DW² - Thermal improvements on diaphragm walls
Starting point / Motivation
Due to growing requirements regarding the thermal properties of buildings and structures an increasing demand for thermally enhanced construction elements can be noticed. For high-rise buildings, this issue is being addressed by means of innovative design of external wall elements (e.g. wood panels) or improvements in the field of sustainable planning of city districts and urban areas. For underground construction, such as underground car parking or below ground structures, similar developments are not to be noticed at the moment.
This is owed to the structural design and execution methods especially when piles or diaphragm walls are used. In addition to this, the subsequent installation of insulation layers is not feasible in most cases since large parts of the structures underground are not accessible. Therefore, improving the thermal properties of underground construction elements is a challenging task.
Content and Goals
Nevertheless, the use of high-performance and thermally improved concrete for geotechnical construction elements is a promising approach in this field. Using foam concrete for diaphragm walls – which has a significantly lower thermal conductivity compared to classic concrete - could offer an increased insulation effect and therefore lead to thermally improved underground construction elements.
Nevertheless, the material needs to be adapted in order to fulfil geotechnical requirements related to the acting earth pressure and the presence of bentonite during the construction process. Furthermore, the influence of foam concrete on the bearing capacity and the serviceability of such structural elements and its effects on the environment have to be observed. Especially the impact on the surrounding ground-water and the use of resources necessary for the erection have to be considered.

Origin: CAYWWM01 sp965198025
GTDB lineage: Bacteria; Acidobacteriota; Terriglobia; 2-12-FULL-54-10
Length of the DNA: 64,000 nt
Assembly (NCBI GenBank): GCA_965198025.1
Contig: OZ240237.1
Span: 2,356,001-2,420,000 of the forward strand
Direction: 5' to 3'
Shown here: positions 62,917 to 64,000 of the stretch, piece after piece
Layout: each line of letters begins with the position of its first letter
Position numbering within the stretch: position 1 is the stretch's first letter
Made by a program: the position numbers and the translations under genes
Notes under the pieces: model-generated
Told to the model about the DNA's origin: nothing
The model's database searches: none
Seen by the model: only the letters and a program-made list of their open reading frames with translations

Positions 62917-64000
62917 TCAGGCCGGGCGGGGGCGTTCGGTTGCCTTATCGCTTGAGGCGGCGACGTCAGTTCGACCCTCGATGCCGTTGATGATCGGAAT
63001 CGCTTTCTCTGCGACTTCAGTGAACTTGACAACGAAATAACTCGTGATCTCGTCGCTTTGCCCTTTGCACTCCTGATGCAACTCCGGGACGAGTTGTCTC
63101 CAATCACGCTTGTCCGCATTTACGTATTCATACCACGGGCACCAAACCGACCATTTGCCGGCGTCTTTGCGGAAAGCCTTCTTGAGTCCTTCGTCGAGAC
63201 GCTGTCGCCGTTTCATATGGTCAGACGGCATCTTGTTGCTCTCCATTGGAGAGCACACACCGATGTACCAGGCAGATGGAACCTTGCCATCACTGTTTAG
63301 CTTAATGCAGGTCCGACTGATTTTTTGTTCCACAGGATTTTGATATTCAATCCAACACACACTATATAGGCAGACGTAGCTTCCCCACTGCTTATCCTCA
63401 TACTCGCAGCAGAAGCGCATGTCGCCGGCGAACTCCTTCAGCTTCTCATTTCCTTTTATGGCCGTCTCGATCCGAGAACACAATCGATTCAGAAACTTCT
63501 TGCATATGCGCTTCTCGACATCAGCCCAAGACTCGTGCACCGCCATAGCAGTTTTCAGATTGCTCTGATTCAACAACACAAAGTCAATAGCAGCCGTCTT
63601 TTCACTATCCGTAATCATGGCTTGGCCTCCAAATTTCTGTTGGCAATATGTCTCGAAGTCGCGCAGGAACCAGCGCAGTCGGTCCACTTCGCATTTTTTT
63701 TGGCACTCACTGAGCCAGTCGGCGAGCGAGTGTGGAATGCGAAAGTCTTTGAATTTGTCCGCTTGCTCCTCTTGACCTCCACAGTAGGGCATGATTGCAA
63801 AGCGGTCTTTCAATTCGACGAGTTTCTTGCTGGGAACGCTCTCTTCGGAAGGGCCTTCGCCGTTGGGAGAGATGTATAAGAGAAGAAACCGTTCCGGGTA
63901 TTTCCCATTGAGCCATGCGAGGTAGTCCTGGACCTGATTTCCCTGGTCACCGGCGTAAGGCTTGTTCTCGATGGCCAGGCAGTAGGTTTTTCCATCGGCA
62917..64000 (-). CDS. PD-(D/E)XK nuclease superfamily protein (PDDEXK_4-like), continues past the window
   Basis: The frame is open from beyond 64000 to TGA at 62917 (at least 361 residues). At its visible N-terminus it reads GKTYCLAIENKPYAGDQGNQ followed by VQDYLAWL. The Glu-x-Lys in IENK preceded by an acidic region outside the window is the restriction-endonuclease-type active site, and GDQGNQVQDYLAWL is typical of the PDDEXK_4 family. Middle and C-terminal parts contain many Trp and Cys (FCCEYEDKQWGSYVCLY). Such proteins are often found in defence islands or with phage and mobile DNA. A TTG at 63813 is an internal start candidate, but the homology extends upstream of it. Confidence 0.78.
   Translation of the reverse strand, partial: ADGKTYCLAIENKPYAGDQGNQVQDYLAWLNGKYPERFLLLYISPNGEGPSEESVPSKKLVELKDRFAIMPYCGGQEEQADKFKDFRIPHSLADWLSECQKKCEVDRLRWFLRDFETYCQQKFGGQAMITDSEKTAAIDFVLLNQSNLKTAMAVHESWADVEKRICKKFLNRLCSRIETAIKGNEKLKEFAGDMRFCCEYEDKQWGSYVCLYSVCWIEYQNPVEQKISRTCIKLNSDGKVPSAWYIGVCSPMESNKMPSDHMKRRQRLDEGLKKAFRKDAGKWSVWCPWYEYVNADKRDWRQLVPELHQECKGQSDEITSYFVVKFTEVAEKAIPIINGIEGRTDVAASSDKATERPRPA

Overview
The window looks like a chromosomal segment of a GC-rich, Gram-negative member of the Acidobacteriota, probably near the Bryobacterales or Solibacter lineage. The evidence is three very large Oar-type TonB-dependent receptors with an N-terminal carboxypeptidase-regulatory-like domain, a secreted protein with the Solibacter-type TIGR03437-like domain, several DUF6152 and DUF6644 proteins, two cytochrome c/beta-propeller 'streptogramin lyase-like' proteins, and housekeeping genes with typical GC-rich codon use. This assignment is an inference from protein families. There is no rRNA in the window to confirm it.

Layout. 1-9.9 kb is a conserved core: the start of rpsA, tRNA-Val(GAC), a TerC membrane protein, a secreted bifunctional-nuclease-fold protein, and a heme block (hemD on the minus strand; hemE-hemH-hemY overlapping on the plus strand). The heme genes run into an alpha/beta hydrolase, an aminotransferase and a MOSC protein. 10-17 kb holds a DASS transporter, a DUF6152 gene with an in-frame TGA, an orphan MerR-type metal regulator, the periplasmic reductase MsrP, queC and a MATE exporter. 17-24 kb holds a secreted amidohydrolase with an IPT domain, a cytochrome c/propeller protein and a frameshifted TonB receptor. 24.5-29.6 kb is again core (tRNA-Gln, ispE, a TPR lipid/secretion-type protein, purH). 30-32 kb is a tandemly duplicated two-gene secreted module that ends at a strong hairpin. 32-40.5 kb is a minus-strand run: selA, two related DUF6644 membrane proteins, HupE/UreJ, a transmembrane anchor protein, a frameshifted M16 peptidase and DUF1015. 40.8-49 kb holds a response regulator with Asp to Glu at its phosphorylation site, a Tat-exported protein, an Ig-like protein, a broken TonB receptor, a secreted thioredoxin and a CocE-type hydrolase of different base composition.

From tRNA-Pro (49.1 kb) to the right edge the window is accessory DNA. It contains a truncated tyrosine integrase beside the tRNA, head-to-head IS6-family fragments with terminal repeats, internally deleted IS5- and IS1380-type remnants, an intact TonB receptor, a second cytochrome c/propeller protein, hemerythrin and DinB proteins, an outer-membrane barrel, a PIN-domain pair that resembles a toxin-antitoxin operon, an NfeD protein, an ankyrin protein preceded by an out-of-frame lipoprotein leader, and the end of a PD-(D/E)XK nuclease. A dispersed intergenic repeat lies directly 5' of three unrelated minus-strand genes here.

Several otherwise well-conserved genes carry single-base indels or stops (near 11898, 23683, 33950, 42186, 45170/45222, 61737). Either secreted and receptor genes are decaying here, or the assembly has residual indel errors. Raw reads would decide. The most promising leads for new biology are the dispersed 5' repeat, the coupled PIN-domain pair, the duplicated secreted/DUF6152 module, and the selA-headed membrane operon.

As already mentioned, a main part of this project involves testing and validating the proposed concept for a thermally enhanced diaphragm wall in order to ensure the practical feasibility of this new construction element.
First, existing mixtures for foam concrete are adjusted and improved under geotechnical boundary conditions. A validation of these results is performed by means of laboratory tests. Secondly, a series of laboratory and field tests is performed using the improved foam concrete mixtures and the behaviour in combination with bentonite (used as support for diaphragm walls) is observed.
Furthermore, the influence of a thermally enhanced diaphragm wall on the heat transfer in the soil body and its impact on the ground water is investigated based on numerical simulations. In addition to the geotechnical and hydrogeological observations the sustainability of the foam concrete and its application for diaphragm walls is investigated.
The project aims to apply the developed innovations and improvements to other fields of research such as underground thermal energy storages. Especially hybrid thermal energy storages such as thermal earth-water-storage basins could be improved by using thermally enhanced diaphragm walls to reduce heat losses.
Furthermore, the project results could be implemented in the future development of urban thermal energy storages and therefore lead to ecological and resource-saving inner-city cooling and heating solutions for districts.
Graz University of Technology - Institute of Soil Mechanics, Foundation Engineering and Computational Geotechnics
Project or cooperation partners
- Graz University of Technology - Institute of Structural Concrete
- Graz University of Technology - Working Group Sustainable Construction
- University of Graz - Institute for Earth Sciences